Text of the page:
This page contains a few components of DesignMentor version 2. Currently, only the Windows version is available.
Program | Functionality |
Supporting DLLs | One needs these DLLs to run all components of DesignMentor. Click on the name to download a copy: GLU32.DLL, GLUT32.DLL, and GDI32.DLL. |
DesignMentor curve system | This is the curve subsystem of DesignMentor. Click here to download its executable. |
DesignMentor surface system | This is the surface subsystem of DesignMentor. Click here to download its executable. |
NURBS Visualization | This is an extra component of the curve subsystem of DesignMentor to show the relationship between a 2D NURBS curve and a 3D B-spline curve. This is a late alpha system. Click here to download its executable. |
Voronoi Region and Delauney Triangulation Visualization | This system is built to show the relation among 3D convex hull, 2D Voronoi region and Delauney triangulation. This is a late alpha system. Click here to download its executable. |
Our systems use GLUT to build the interface. GLU32.DLL, GLUT32.DLL and GDI32.DLL are precompiled GLUT DLLs. You may download these files from GLUT web site. You will also need an OpenGL DLL, which should be part of your Windows system distribution.
This is a greatly enhanced system of the previous popular version 1. It has a new user interface and many enhanced and new components. The following shows the Control Window #1. This window is used to create a curve, manage the created curves, enters cross-sectional design (not yet available), and starts curve interpolation and approximation.
The drawing canvas now has a list of icons for quick actions. The following screen shot shows the meaning of most icons, a B-spline curve, the de Boor net for computing a point on the curve, the strong convex hull property, moving triad, and curvature sphere. A curvature plot of the curve is available in the Curvature Window.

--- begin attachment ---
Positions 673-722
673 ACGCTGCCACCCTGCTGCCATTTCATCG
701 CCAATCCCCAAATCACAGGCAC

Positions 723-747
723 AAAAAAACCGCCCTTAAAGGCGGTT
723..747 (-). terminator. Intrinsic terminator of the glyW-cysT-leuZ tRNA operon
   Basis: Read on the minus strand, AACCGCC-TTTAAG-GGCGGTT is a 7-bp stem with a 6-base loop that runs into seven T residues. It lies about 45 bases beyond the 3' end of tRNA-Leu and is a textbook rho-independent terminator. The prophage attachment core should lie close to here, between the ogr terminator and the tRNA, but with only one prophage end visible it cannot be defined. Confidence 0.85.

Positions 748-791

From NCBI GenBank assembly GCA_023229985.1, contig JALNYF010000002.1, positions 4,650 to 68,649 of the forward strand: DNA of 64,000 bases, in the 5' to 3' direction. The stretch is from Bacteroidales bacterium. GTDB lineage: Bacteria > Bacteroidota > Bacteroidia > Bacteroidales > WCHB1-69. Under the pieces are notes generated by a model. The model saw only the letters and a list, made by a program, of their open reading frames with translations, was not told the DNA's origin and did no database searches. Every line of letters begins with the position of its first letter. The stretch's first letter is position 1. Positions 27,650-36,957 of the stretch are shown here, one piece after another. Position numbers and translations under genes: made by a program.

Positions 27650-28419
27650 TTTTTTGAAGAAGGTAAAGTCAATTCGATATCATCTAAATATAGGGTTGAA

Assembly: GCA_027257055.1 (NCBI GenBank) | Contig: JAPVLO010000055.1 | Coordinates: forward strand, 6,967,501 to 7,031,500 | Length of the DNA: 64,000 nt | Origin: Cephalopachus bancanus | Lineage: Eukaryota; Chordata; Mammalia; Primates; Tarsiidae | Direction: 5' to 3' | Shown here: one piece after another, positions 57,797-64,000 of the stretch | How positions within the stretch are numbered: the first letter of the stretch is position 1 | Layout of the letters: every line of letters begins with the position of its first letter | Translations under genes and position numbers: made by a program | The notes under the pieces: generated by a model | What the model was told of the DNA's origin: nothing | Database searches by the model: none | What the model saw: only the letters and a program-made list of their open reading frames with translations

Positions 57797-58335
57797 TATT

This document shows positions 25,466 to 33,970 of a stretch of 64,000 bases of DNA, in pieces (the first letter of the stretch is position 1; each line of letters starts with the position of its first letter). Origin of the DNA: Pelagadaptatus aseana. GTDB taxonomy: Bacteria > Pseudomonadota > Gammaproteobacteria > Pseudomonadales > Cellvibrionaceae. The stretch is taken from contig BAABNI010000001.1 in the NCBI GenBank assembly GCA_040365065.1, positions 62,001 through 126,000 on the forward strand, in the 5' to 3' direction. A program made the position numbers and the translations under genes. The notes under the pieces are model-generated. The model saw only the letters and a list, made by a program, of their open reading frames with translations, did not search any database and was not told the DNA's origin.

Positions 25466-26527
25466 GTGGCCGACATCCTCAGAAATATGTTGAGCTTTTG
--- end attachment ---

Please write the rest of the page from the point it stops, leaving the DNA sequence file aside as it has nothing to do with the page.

A click on the Curve Management button brings up the Curve Management Center. With this small window, one can add, load, save and import a curve, and create a new scene, load an old scene and save the scene on the drawing canvas. For each curve, its ID, color, type, knot type, degree, display status and its complete information are shown. A click on the type, knot type, degree and display status field of a curve brings up a short menu. By selecting a new setting, one can change the corresponding component of a curve (i.e., changing a B-spline curve to a NURBS) quickly. However, the shape of the curve will be altered. Color change mut be performed with the Change Color Scheme window.
The Control Window #2 has five tabs that show the capability of this new version: Display Options, Window Options, Advanced Features, Interpolation and Approximation. Each current curve has its own tabs, and switching to a different curve will also cause the selected tab item settings to change.
The Display Options tab shows all options that a user can choose from for showing the curve and its related information.
The Window Options tab provides all available windows.
The Advanced Features tab shows the advanced features that are current available in version 2.
The Interpolation tab is available only if a user clicks on the The Start Interpolation button of the Control Window #1. It permits a user to select the way of computing parameters, a degree, and global or local interpolation.